Ninety-five percent bulk mixing times were determined experimentally in water models (D
=0.30 m and D
=0.60 m respectively) of a 140 T industrial ladle fitted with dual ‘plugs’ (located diametrically opposite at mid bath radius position) in the presence of an overlying, second phase liquid. Experiments were conducted to investigate the influences of gas flow rate, liquid depth, thickness of the upper phase liquid together with the latter's physical properties on mixing time. Within the range of variables studied, it is observed that besides gas flow rate, liquid depth and vessel radius, thickness of the upper phase liquid has the most significant bearing on mixing times. In contrast, considerably less pronounced effect of density and viscosity on mixing was noted. Dimensional analysis and regression of the experimental data show that 95% bulk mixing times in slag covered, dual plug fitted ladles can be described, in terms of relevant dimensionless groups, via
in which, Q
is the gas flow rate, L
is the depth of liquid, R
is the vessel radius, ΔL
is the thickness of the overlying liquid, ρL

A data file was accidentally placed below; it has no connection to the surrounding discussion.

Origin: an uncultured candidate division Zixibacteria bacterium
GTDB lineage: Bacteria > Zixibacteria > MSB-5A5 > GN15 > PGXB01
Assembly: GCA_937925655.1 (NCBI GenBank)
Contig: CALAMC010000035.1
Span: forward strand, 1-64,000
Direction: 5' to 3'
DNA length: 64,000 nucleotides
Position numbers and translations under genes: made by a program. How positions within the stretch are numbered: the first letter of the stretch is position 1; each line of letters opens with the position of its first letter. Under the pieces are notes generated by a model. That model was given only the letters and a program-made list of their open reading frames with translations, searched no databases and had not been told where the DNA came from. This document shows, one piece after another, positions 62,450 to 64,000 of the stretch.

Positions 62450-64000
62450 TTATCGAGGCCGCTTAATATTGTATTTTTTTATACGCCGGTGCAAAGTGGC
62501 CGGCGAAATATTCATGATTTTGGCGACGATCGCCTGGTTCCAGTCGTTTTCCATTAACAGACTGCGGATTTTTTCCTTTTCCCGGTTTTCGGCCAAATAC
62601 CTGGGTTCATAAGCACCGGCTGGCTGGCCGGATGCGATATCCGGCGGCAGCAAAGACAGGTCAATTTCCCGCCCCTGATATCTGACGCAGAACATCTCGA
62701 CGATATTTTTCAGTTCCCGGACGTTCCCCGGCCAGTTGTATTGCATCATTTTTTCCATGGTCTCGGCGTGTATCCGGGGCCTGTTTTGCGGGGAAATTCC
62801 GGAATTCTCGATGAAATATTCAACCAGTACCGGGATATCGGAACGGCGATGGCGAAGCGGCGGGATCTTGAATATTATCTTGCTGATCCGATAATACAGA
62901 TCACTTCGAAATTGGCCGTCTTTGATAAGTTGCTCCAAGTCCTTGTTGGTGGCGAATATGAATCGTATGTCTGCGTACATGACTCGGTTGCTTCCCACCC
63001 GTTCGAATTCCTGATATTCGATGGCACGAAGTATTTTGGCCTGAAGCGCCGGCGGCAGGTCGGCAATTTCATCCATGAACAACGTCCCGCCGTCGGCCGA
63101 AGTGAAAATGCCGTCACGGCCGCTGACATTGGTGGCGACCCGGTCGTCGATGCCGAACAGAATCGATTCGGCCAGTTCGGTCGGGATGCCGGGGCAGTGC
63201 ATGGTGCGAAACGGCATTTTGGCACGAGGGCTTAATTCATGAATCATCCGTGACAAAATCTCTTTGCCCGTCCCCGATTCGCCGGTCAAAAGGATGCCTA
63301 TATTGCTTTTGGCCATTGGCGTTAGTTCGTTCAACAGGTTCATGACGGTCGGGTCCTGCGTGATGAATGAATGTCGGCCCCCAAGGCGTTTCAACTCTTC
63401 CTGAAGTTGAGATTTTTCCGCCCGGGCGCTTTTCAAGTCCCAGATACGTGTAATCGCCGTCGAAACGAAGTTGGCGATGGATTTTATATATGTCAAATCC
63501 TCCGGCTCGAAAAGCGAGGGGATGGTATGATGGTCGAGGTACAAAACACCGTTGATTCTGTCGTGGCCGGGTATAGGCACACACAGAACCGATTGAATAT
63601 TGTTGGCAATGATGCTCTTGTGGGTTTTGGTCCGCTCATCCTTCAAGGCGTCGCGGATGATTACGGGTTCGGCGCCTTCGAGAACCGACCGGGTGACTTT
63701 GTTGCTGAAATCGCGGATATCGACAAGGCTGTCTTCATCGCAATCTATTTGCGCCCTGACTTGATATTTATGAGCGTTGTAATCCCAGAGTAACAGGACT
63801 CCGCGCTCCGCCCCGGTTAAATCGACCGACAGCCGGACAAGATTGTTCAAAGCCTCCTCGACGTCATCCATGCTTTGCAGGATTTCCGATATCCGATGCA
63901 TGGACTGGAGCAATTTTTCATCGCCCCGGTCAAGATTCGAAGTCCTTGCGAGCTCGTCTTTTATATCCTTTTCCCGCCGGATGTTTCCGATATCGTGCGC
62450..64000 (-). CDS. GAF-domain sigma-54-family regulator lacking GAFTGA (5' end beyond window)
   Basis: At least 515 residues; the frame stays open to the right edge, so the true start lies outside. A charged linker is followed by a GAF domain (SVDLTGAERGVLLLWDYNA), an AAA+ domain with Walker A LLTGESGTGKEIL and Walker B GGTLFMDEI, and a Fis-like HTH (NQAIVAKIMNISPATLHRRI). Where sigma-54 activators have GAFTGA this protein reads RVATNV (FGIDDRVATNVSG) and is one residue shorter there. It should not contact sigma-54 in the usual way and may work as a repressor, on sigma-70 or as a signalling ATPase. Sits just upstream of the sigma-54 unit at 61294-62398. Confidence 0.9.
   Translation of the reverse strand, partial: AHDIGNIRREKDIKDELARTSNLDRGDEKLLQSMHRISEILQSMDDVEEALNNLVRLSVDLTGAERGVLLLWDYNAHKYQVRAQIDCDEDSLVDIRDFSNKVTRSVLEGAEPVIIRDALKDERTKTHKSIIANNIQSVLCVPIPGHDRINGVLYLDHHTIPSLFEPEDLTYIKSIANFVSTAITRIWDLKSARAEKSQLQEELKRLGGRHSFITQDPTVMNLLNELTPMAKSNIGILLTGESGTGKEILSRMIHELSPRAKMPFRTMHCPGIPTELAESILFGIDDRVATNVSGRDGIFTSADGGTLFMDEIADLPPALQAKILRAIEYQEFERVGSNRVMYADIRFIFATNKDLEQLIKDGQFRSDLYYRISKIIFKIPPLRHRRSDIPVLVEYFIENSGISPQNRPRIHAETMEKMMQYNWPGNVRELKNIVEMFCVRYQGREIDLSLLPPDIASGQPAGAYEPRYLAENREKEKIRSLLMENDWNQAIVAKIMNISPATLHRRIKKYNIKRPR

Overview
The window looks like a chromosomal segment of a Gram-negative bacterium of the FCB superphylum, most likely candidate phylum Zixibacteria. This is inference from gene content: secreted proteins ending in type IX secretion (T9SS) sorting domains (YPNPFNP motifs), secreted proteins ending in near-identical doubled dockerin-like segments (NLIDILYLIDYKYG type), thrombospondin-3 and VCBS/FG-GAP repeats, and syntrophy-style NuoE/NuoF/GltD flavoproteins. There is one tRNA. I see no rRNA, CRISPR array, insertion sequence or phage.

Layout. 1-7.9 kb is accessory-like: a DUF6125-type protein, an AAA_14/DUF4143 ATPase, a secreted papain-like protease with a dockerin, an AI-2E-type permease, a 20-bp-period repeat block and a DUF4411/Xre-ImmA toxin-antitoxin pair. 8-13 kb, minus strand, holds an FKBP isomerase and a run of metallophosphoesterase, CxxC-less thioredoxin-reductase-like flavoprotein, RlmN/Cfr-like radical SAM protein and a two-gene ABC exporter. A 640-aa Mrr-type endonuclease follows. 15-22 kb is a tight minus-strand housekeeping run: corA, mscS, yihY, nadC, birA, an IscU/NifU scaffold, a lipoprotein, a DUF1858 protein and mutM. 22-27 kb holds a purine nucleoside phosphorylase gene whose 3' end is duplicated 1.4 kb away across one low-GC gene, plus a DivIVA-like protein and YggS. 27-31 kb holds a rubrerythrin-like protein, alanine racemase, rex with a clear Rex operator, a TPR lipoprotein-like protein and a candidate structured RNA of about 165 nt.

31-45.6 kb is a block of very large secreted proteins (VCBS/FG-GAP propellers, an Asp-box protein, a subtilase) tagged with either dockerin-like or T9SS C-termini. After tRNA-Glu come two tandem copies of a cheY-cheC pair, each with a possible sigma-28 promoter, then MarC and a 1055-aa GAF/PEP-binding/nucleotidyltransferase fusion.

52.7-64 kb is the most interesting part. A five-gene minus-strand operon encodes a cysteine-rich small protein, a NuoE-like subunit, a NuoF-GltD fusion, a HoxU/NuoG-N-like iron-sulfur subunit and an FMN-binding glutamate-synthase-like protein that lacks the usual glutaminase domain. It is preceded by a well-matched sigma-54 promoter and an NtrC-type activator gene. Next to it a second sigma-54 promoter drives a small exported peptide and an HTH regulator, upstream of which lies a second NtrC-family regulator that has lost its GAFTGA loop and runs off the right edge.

is the density of the bulk liquid and νs
is the kinematic viscosity of the upper or slag phase.
Mixing correlations applicable to slag covered, dual plug fitted ladle and its slag free counterpart were found to bear striking similarity. This, as a possibility, suggests that embodying an additional factor, (<6(ΔL
) into a mixing correlation applicable to a slag free, gas stirred ladle, a correlation for an equivalent slag covered system can be derived. The hypothesis has been tested against axi-symmetrical gas stirred ladle system and towards this, relevant experimental measurements, mixing correlations etc.
reported on such systems were applied. These suggest that 95% bulk mixing time in slag covered, axisymmetrical ladles can indeed be predicted reasonably well embodying the aforementioned addition factor into an existing correlation applicable to an equivalent slag free system.